Many young people would relish an opportunity to go out on the road with a rock group, but only a select few get the chance. Fewer still get such a gig that includes the task of encouraging young people to vote instead of say, lugging around the band’s equipment.
Adam Troisi, a 20-year old Plainview native and Tulane University student, will join nonprofit HeadCount this summer in their mission to register young voters at concerts and musical festivals across the nation. Volunteers such as Adam will participate in “The Great American Road Trip,” joining the concert tours of Dave Matthews Band, Wilco and Further—including Phish at Jones Beach theater July 4.
“Musical artists—for whatever reason—tend to be politically active, and where else can you find so many people of all ages come together? Only a music festival,” said Troisi.
Since 2004, HeadCount has registered about 200,000 voters at concerts across the country. That year, the organization set an all-time record of registering 12,161 voters during the Dave Matthews Band tour.
By providing incentives to get young adults to visit the tent and register—like raffling off tickets to more concerts when you pledge to vote— they hope to mobilize more voters than ever before the November elections. So, why the major concentration on jam bands like Phish?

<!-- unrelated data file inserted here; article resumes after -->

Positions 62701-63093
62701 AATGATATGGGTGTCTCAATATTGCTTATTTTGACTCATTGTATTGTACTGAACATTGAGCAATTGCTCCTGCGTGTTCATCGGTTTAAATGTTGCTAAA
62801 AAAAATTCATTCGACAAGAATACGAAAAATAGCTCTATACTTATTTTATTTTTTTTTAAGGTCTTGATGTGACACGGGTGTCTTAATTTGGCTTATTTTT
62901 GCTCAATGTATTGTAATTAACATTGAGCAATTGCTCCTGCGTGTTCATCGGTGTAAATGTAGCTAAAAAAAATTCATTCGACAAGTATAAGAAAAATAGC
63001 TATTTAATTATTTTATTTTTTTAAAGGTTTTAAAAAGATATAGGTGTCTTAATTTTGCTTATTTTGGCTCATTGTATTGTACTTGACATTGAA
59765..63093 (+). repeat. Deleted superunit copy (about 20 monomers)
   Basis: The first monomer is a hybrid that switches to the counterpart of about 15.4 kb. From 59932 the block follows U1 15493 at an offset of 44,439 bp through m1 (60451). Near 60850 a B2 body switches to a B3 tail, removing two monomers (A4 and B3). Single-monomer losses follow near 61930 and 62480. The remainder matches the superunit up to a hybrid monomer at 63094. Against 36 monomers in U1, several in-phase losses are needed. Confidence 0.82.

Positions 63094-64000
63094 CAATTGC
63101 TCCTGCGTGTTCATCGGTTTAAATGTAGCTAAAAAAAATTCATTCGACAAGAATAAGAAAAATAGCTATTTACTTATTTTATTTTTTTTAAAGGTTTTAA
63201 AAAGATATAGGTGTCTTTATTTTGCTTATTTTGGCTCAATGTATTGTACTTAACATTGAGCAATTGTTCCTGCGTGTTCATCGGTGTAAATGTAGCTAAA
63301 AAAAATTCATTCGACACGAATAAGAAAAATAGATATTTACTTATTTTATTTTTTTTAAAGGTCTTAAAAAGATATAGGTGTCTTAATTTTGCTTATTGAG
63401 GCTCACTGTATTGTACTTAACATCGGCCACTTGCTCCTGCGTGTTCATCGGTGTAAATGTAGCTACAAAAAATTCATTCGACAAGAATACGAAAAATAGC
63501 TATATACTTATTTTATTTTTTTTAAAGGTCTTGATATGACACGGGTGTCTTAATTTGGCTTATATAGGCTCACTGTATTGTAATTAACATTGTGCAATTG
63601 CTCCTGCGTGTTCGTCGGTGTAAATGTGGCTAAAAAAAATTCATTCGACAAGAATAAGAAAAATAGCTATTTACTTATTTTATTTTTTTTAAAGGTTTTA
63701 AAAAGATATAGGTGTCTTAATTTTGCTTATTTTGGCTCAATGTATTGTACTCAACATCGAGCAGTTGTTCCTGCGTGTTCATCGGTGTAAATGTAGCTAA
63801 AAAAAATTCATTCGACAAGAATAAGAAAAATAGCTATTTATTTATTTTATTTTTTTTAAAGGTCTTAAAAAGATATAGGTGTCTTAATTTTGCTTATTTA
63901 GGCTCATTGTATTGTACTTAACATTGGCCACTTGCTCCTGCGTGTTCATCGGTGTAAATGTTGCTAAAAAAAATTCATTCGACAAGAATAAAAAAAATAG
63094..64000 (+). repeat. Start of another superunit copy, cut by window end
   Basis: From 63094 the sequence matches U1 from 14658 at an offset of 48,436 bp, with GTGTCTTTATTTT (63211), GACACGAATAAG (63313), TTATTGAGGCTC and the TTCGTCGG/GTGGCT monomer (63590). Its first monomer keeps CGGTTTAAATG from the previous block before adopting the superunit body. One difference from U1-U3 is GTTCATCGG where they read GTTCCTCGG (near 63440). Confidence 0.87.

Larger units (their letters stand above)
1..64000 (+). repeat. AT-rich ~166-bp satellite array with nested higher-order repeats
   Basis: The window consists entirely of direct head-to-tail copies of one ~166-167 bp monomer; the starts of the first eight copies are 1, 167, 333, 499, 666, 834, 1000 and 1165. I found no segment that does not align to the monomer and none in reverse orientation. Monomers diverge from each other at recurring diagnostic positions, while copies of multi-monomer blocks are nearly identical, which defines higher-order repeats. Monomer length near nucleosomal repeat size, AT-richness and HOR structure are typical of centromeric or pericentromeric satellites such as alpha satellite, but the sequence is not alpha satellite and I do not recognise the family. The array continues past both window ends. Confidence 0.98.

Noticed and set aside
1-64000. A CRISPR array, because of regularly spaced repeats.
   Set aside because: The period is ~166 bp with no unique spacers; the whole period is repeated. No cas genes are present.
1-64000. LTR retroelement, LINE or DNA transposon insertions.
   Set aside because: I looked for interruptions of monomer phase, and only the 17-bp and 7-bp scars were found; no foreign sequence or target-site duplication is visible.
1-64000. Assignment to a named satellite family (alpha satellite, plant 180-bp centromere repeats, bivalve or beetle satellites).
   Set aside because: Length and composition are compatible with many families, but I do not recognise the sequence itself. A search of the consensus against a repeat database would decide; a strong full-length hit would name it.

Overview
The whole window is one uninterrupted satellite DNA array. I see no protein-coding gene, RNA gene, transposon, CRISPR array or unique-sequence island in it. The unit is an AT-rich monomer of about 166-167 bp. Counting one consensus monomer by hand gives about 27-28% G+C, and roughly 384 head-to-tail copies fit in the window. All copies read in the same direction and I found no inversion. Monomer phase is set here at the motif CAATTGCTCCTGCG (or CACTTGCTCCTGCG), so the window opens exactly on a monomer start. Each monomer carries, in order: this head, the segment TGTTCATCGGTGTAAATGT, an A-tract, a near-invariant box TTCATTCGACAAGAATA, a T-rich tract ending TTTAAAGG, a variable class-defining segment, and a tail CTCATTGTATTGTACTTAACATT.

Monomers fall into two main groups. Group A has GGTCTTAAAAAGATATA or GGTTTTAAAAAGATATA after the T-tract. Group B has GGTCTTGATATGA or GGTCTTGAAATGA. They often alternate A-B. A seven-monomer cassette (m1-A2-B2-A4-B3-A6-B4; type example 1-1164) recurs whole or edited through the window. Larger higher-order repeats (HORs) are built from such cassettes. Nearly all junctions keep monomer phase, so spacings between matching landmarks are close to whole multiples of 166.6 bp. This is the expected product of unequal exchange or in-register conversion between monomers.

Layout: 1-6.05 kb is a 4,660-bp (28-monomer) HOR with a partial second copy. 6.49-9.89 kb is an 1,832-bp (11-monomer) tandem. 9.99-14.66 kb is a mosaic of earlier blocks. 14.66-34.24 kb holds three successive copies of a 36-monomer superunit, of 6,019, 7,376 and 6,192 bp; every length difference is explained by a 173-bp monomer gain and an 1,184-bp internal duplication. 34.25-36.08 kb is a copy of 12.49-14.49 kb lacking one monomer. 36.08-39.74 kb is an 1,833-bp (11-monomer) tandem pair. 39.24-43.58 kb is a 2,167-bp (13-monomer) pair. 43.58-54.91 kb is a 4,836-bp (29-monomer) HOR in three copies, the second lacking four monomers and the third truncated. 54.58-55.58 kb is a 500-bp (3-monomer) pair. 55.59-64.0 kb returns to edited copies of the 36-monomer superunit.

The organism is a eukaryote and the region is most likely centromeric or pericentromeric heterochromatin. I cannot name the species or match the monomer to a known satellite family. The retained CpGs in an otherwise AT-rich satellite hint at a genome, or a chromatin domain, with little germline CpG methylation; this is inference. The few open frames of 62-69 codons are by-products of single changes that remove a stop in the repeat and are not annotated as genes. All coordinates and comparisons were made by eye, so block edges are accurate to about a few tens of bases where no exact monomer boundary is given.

“Fans of Phish and Dave Matthews Band already have a community vibe, and that lends itself to the work we do,” said Andy Bernstein, executive director of HeadCount. “We’re really focused on face-to-face registration, where as other organizations register through websites only.”
“We get about 10 local volunteers at each show to help out under the direction of a trained leader, which sets us apart from any other organization,” he said. By mobilizing members of each community that they pass through, HeadCount’s team reaches large groups of people in a personal way.
HeadCount is nonpartisan and does not aim to sway voters’ opinions. They provide a nonpartisan education to young Americans in order to allow them to form their own opinions.
“On HeadCount’s website, you can create a personalized account and choose particular issues that you’re interested in learning more about,” said Troisi. “HeadCount will then send you newsletters pertaining to those issues so you know what you’re voting on come November.”
Bernstein notes the organization serves the public as well as the volunteers by giving them a valuable experience.
“As a volunteer you’re not required to be knowledgeable about politics, but I do find myself reading up on the issues because people come over to the booth and are really passionate about certain topics,” said Troisi.
The best part is all in a days work. “I get to have conversations with arguably the most important demographic of all—the youth,” he said.